Mozilla backs gay rights after CEO's past donation haunts

Summary:A $1,000 donation backing the California ban on same-sex marriage has come back to haunt Mozilla's new CEO Brendan Eich.

A donation that Brendan Eich, the inventor of JavaScript, and co-founder of open source company Mozilla, made to the 2008 campaign seeking to ban same-sex marriage in California has come back to haunt Mozilla after his appointment this week as its new CEO.

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Brendan Eich Image: Mozilla

The donation to the cause supporting Proposition 8 in the 2008 Presidential election was first picked up online in 2012, and Eich said on his blog back then admitting to the donation, but rejecting allegations of hating gay people. He said at the time that Mozilla was a diverse organisation with differing views amongst all its employees.

His appointment as the new CEO for the company , after nine years as its chief technology officer, brought back the issue of his donation to the cause, despite Proposition 8 ultimately being ruled unconstitutional by the Supreme Court in 2013. 

In a blog post today, Hampton Catlin, the creator of Wikipedia Mobile, CSS extension language Sass, and CEO of rarebit said he would no longer develop apps for Mozilla's Firefox web browser given Eich's support for banning same-sex marriage. 

"As a gay couple who were unable to get married in California until recently, we morally cannot support a Foundation that would not only leave someone with hateful views in power, but will give them a promotion and put them in charge of the entire organisation," he said.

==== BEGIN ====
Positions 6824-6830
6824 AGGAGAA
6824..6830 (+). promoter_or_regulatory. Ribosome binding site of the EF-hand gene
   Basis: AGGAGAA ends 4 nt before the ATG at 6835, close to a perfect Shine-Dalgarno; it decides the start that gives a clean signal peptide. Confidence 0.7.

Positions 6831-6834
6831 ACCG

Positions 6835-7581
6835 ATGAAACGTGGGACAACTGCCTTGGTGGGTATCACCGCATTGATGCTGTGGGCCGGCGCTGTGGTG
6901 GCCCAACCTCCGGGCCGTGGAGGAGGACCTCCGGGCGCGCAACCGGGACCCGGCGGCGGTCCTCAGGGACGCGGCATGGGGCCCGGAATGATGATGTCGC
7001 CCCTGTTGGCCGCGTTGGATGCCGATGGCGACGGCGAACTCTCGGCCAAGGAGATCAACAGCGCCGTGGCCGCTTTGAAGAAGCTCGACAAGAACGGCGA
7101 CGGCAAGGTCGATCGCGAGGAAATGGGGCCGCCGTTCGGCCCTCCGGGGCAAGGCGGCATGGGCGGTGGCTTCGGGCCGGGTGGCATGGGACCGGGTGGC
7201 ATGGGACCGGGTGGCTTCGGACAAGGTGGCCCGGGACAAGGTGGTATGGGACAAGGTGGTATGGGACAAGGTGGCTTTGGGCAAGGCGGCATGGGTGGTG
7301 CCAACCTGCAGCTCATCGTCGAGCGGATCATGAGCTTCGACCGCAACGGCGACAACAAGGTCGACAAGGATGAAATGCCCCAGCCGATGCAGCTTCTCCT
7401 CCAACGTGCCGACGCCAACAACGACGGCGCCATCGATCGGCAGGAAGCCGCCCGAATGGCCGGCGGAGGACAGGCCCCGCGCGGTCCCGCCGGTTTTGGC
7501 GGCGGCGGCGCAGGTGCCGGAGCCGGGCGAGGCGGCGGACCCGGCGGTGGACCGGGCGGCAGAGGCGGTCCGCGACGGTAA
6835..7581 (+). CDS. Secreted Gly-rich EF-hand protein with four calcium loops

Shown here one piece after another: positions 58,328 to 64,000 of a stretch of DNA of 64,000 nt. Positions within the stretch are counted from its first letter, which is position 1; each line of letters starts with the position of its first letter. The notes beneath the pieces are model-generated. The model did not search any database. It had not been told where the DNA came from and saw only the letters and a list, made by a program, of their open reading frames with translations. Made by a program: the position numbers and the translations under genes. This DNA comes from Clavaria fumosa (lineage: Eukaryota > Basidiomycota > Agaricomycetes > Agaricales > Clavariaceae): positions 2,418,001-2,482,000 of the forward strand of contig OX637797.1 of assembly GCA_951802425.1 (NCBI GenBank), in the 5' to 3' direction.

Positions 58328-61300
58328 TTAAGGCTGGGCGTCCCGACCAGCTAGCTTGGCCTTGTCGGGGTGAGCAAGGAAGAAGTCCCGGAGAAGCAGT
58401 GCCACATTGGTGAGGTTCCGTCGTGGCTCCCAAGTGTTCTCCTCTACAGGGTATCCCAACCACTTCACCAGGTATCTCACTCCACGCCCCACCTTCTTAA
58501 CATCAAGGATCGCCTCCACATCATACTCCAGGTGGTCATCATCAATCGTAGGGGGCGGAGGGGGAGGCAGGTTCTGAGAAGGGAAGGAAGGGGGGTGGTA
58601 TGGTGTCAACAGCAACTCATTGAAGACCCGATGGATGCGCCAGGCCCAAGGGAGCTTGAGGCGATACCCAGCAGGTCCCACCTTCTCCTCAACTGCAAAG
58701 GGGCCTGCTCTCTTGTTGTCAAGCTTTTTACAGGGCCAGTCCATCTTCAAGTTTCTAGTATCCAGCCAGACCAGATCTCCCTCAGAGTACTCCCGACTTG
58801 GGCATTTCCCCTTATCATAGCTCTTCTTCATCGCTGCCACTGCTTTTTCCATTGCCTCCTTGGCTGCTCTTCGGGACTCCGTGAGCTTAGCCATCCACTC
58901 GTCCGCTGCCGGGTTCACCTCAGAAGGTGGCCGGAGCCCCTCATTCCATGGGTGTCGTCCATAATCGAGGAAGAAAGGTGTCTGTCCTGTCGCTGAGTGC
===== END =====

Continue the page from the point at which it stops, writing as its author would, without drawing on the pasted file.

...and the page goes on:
He said he wouldn't have been able to have started his new company, rarebit, with his husband Michael, while Michael was still on his work visa, and unable to get married. He said Eich had two years since the news of the donation to recant his views, and he said that given Eich's silence, he is unable to continue to support Mozilla.

"By the very bones in our body, we cannot dare use our creativity, experience, knowledge, and passion to further the career of a man who has to this day not apologised for his support. I can't spend hours and days and years polishing, building, and upgrading applications that make him richer than he is," Catlin said.

"Building great apps is what we love to do, it's our passion. We want to make great things for people to use. Whether it's a fun little puzzle game, or a useful dictionary, or our work on Sass."

In a statement, Mozilla said it was committed to diversity in its organisation.

"Mozilla has always been deeply committed to honoring diversity in sexual orientation and beliefs within our staff and community, across all the project’s activities. One concrete example of this is in our health benefit policies. Mozilla provides the same level of benefits and advantages to domestic partners as we do to married couples across the United States, even in states where it is not mandated," the organisation said.

"For those who choose life insurance, voluntary spouse coverage extends to domestic partners, including same-sex couples. With thousands of people spanning many countries and cultures, diversity is core to who we are, and we’re united in our mission to keep the web open and accessible for everyone."

Topics: Open Source

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Armed with a degree in Computer Science and a Masters in Journalism, Josh keeps a close eye on the telecommunications industry, the National Broadband Network, and all the goings on in government IT.

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